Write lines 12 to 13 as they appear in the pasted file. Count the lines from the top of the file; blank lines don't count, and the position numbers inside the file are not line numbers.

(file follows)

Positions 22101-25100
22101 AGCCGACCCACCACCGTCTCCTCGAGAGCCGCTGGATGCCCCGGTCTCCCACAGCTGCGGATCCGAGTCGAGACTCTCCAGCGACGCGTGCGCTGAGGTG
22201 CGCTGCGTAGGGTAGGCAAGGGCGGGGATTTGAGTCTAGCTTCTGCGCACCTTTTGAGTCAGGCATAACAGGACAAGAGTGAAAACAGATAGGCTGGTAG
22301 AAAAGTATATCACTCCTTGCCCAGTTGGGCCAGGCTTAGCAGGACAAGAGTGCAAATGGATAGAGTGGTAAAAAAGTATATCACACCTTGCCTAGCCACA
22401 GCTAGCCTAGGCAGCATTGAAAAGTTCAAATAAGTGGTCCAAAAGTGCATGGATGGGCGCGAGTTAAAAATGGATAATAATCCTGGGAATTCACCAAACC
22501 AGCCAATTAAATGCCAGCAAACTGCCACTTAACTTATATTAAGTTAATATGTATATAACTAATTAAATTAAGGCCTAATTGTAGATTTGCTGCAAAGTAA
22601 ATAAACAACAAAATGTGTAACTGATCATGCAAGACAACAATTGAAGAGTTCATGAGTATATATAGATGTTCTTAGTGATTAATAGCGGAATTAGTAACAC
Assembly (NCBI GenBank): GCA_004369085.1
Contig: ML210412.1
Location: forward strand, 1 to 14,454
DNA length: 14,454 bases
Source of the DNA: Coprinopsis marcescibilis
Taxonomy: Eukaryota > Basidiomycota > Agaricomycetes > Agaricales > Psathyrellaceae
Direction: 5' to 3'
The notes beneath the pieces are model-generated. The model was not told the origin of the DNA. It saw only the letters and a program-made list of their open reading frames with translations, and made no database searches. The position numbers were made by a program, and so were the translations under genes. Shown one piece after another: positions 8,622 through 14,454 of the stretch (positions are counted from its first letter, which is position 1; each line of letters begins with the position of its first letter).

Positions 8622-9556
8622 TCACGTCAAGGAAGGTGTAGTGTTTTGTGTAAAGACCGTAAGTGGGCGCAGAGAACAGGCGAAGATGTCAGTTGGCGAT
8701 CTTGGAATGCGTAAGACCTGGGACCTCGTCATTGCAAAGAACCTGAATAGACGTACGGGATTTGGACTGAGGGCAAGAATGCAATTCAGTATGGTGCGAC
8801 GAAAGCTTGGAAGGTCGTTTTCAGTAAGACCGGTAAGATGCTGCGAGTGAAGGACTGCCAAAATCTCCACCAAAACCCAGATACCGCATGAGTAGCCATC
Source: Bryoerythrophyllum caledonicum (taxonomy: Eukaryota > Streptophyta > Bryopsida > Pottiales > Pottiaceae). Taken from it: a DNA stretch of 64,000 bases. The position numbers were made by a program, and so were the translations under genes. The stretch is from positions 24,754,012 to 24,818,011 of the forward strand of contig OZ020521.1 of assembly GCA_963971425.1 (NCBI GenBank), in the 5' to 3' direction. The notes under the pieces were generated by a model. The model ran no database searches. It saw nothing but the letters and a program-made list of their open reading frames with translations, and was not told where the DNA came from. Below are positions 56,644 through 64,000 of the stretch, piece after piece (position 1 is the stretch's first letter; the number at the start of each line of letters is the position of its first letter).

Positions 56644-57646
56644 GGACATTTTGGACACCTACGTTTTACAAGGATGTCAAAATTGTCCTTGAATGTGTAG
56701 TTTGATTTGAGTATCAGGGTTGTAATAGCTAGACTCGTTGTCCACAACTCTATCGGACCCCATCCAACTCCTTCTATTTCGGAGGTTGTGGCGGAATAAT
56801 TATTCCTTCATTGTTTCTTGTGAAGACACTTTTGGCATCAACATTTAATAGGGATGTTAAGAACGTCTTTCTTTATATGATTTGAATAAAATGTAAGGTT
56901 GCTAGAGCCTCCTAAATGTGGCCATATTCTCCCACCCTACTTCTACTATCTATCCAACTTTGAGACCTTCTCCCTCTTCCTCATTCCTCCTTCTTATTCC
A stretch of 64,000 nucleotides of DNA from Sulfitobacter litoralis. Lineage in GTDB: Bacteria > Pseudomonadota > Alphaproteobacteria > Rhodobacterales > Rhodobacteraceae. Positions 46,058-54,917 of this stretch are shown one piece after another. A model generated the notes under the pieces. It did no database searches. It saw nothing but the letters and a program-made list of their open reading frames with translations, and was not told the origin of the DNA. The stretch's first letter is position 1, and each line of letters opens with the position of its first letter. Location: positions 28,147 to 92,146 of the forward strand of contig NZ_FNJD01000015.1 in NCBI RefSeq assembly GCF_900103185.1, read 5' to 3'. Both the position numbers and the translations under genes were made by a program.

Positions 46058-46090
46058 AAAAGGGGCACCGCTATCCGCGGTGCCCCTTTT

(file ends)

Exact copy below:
Source of the DNA: Coprinopsis marcescibilis
Taxonomy: Eukaryota > Basidiomycota > Agaricomycetes > Agaricales > Psathyrellaceae